Can polycystic ovary syndrome (PCOS) be prevented?

There is no known way to prevent polycystic ovary syndrome (PCOS). However, if a woman has PCOS there is a high likelihood that her daughter or sister will have the disorder. There are steps they can take to prevent some of the worst consequences of the disorder—diabetes, uterine cancer, high blood pressure and high levels of blood lipids (a risk factor for heart disease).

If women with PCOS do not menstruate, inducing menstruation with a progesterone-like agent should be a top priority. During menstruation, the endometrial lining is shed in response to withdrawal of the progesterone hormone. Without this shedding, the risk of uterine cancer rises significantly. Birth control pills, which combine estrogen and progestin, can restore regular periods. If women don't want to take a daily medication, a course of progesterone, such as medroxyprogesterone acetate, micronized progesterone or norethindrone acetate, taken for 10 to 14 days every one to three months, may help.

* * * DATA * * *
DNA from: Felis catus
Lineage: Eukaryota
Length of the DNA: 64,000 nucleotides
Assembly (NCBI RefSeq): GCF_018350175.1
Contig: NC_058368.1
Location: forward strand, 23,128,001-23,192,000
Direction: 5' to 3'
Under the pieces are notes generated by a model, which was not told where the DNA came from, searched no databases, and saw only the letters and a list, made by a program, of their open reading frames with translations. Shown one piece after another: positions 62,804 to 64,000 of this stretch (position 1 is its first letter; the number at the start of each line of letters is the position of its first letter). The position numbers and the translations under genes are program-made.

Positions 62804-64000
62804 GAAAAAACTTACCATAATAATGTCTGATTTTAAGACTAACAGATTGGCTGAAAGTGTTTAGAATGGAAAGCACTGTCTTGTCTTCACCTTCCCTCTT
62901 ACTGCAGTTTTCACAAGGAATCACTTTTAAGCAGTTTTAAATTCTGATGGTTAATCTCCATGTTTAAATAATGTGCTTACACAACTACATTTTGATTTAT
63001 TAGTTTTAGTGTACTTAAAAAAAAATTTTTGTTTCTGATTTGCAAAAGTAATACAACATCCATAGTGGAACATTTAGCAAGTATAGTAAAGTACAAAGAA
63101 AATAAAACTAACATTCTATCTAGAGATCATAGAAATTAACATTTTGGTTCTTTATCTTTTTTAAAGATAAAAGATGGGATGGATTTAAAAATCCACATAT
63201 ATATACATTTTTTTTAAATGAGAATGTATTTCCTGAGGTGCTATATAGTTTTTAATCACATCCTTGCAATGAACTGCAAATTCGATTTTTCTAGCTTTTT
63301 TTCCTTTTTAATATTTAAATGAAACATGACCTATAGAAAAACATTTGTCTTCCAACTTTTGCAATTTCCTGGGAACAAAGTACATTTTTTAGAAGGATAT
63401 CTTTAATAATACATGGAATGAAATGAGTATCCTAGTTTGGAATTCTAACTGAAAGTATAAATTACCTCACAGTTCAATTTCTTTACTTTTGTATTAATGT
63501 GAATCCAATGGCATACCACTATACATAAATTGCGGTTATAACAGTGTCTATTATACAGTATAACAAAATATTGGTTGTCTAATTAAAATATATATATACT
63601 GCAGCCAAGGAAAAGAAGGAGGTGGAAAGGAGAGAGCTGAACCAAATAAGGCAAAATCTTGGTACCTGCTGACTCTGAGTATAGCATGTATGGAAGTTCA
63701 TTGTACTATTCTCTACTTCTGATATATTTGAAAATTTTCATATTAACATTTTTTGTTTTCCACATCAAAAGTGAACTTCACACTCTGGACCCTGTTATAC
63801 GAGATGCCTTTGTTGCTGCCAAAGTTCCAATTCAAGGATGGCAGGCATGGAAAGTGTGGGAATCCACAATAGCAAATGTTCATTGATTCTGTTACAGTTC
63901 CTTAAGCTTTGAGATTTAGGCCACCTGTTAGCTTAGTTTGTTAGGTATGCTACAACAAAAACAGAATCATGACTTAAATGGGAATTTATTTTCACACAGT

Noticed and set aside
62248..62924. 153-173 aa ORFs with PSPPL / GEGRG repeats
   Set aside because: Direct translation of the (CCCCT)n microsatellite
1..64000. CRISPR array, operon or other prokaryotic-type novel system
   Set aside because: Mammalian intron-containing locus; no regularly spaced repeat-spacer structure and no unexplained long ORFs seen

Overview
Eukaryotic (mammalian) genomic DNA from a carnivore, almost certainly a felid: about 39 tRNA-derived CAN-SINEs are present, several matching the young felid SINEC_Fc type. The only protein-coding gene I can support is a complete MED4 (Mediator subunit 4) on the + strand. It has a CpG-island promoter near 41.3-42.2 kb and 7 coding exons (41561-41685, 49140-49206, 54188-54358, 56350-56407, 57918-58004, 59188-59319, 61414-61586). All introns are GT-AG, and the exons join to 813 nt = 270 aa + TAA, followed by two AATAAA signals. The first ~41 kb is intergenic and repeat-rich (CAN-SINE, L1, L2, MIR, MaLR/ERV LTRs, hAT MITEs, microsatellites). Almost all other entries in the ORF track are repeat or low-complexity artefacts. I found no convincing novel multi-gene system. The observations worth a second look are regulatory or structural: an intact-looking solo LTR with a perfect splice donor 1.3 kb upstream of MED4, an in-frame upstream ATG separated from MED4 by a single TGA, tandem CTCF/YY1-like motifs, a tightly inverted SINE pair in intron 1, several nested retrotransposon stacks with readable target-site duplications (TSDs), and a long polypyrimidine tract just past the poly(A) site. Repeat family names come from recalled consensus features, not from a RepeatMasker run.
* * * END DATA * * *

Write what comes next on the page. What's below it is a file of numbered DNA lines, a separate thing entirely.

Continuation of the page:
If women are overweight, losing weight is a big step toward lowering the risk for diabetes and heart disease. Losing weight can help restore regular periods and improve other hormonal imbalances, but weight loss is often an incomplete solution to PCOS.

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Important: This content reflects information from various individuals and organizations and may offer alternative or opposing points of view. It should not be used for medical advice, diagnosis or treatment. As always, you should consult with your healthcare provider about your specific health needs.